see Eisner’s Sister Morphine (2008)

Monday, 22 April 2019

Shaking Bell Towers of Notre Dame and the Deluge of Boiling Lead . . . ‘Built by a Magician’ claims the Duc d’Égypte . . .

All eyes were raised to the top of the church. They beheld there an extraordinary sight. On the crest of the highest gallery, higher than the central Rose Window, there was a great flame rising between the two towers with whirlwinds of sparks, a vast, disordered, and furious flame, a tongue of which was borne into the smoke by the wind, from time to time. 


Below that fire, below the gloomy balustrade with its trefoils showing darkly against its glare, two spouts with monster throats were vomiting forth unceasingly that burning rain, whose silvery stream stood out against the shadows of the lower façade. As they approached the earth, these two jets of liquid lead spread out in sheaves, like water springing from the thousand holes of a watering-pot. Above the flame, the enormous towers, two sides of each of which were visible in sharp outline, the one wholly black, the other wholly red, seemed still more vast with all the immensity of the shadow which they cast even to the sky.

Their innumerable sculptures of demons and dragons assumed a lugubrious aspect. The restless light of the flame made them move to the eye. There were griffins which had the air of laughing, gargoyles which one fancied one heard yelping, salamanders which puffed at the fire, tarasques* which sneezed in the smoke. And among the monsters thus roused from their sleep of stone by this flame, by this noise, there was one who walked about, and who was seen, from time to time, to pass across the glowing face of the pile, like a bat in front of a candle.

Without doubt, this strange beacon light would awaken far away, the woodcutter of the hills of Bicêtre, terrified to behold the gigantic shadow of the towers of Notre-Dame quivering over his heaths.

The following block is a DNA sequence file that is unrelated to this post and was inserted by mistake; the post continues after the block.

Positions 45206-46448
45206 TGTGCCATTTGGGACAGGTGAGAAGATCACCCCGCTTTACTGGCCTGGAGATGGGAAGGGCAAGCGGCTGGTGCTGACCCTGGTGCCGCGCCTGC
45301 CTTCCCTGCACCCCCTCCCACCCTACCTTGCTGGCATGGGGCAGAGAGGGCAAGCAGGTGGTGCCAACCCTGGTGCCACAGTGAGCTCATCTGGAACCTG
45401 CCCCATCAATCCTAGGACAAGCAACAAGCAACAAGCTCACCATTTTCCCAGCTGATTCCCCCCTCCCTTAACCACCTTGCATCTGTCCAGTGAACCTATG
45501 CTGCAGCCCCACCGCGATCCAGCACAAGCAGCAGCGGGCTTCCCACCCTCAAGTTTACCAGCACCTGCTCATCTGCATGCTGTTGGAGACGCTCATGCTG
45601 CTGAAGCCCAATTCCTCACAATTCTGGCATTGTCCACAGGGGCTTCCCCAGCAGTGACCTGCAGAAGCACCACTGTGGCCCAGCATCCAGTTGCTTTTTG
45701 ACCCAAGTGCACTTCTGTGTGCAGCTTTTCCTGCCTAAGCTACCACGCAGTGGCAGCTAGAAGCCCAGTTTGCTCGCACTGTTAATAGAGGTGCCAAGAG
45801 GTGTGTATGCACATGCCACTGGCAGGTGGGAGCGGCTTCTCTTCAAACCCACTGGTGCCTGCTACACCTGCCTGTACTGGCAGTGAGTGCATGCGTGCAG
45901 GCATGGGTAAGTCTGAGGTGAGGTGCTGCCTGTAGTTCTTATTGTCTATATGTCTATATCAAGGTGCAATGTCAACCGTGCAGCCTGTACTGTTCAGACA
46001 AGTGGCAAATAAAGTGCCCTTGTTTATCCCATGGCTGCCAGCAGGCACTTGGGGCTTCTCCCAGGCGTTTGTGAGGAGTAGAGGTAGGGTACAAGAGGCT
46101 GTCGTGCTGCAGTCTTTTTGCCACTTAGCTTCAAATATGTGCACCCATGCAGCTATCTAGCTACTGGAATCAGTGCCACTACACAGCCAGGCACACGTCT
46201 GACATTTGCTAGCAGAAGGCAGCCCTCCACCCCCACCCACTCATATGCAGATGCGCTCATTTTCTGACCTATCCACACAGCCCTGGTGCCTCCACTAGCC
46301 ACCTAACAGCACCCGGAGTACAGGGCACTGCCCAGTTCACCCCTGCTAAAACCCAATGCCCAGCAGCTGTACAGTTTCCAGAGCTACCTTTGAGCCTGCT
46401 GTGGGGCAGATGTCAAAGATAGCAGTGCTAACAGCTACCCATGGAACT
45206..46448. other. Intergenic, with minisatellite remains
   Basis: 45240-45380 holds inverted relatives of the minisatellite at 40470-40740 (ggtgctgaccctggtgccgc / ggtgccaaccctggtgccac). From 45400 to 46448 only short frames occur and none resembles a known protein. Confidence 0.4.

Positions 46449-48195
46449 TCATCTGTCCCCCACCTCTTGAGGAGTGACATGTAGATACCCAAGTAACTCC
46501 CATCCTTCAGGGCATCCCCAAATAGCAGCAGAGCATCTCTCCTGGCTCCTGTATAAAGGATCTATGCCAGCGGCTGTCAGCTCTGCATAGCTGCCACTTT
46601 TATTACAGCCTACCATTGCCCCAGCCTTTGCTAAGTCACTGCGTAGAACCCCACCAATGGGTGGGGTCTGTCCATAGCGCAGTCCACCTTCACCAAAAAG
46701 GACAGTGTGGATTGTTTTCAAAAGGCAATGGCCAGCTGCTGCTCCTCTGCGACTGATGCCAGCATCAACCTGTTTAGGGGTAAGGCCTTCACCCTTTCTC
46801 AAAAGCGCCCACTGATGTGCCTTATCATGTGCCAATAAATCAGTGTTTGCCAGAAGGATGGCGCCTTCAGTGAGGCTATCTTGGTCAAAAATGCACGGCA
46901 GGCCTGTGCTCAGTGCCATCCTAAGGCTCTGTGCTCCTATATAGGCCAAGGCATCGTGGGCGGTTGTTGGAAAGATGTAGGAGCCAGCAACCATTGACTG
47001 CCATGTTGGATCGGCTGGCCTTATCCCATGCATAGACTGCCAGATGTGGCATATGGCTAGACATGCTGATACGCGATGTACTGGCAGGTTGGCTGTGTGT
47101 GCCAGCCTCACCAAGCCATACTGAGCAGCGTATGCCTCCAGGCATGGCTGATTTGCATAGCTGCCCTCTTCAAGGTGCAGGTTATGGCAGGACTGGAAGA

The Duke of Egypt, seated on a stone post, contemplated the phantasmagorical bonfire, glowing at a height of two hundred feet in the air, with religious terror. Clopin Trouillefou bit his huge fists with rage.

    “Impossible to get in!” he muttered between his teeth.
    “An old, enchanted church!” grumbled the aged Bohemian, Mathias Hungadi Spicali.
    “By the Pope’s whiskers!” went on a sham soldier, who had once been in service, “here are church gutters spitting melted lead at you better than the machicolations of Lectoure.”
     “Do you see that demon passing and repassing in front of the fire?” exclaimed the Duke of Egypt.
     “Pardieu, ’tis that damned bellringer, ’tis Quasimodo,” said Clopin.
     
“Is there, then, no way of forcing this door,” exclaimed the King of Thunes, stamping his foot.
      The Duke of Egypt pointed sadly to the two streams of boiling lead which did not cease to streak the black facade, like two long distaffs of phosphorus.
     “Churches have been known to defend themselves thus all by themselves,” he remarked with a sigh. “Saint-Sophia at Constantinople, forty years ago, hurled to the earth three times in succession, the crescent of Mahom**, by shaking her domes, which are her heads. Guillaume de Paris, who built this one was a magician.***
The Hunchback of Notre-Dame
by Victor Hugo (1831)

*     The representation of a monstrous animal recognised in Tarascon and other French towns.

**   The Mohammedans.